I could make all the fundamental cases I wanted about KMI as it was going down -- and did -- but you just cannot consistently make money trading if you are trying to catch a falling knife. I tried to do this with my recommendation at $21 last Wednesday, and shares continued to lose 6% to 7% a day until Wednesday. (See Jim Cramer's video on the "fluid situation" of Kinder Morgan.)
What is so interesting about Wednesday's 8% gain in share price is it comes on the heels of an announcement from the company of a 75% dividend cut -- normally the harbinger of an even further slide in shares.
The reason for the rally in light of the dividend cut is obvious -- much of the tremendous pressure on KMI shares in the last week was caused by a concerted bear run on the stock from hedge funds looking to drive prices lower. Wednesday, as they all thought they'd get their ultimate victory and big payoff on the final capitulation of income investors, they were met instead with a lack of sellers, forcing them to cover and amazingly driving prices much higher.
Personally, I am using this short-covering rally to exit my positions and cut my losses. With a $21 entry point and second tier of buying at $17.50 and a last small purchase near $15, the total losses are not insignificant, but very manageable. I couldn't think about staying with the trade now.
I don't even know what Kinder Morgan is anymore.
By cutting so deeply into the dividend, Kinder is completely abandoning the master limited partnership-type structure of accessing the capital and debt markets to fuel growth. On the plus side, Kinder has certainly ended any thought of a downgrade for its bonds to junk status, and opened up plenty of cash to fuel expansion. But with a 3% dividend, it has moved from being an income producer to a utility-type growth stock.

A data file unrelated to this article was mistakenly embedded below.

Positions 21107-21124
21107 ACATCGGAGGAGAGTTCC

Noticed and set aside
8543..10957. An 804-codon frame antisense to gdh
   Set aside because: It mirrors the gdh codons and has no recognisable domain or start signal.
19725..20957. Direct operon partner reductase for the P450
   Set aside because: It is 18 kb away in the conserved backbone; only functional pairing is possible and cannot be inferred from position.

Who wants a leveraged 3% utility? Not me.
What's more, Kinder has been the "big daddy" in the midstream space and a bellwether for the rest of the subsector. I don't see how other MLPs avoid being put under the same kind of pressure to cut distributions and grow more from cash flow than from debt or equity issuance. Devon's (DVN - Get Report) midstream company EnLink (ENLK) was put on Moody's watch for a downgrade after acquiring $1.55 billion more pipe -- which was the move that ignited the real panic in Kinder shares last week.
I have been loath to recommend anyone in the pipeline space throughout 2015, before catastrophically trying to pick a bottom in "Big Daddy" Kinder last week.
I'm even less optimistic about the space now.
Editor's Note: This article was originally published at 11:59 a.m. EST on Real Money on Dec. 9.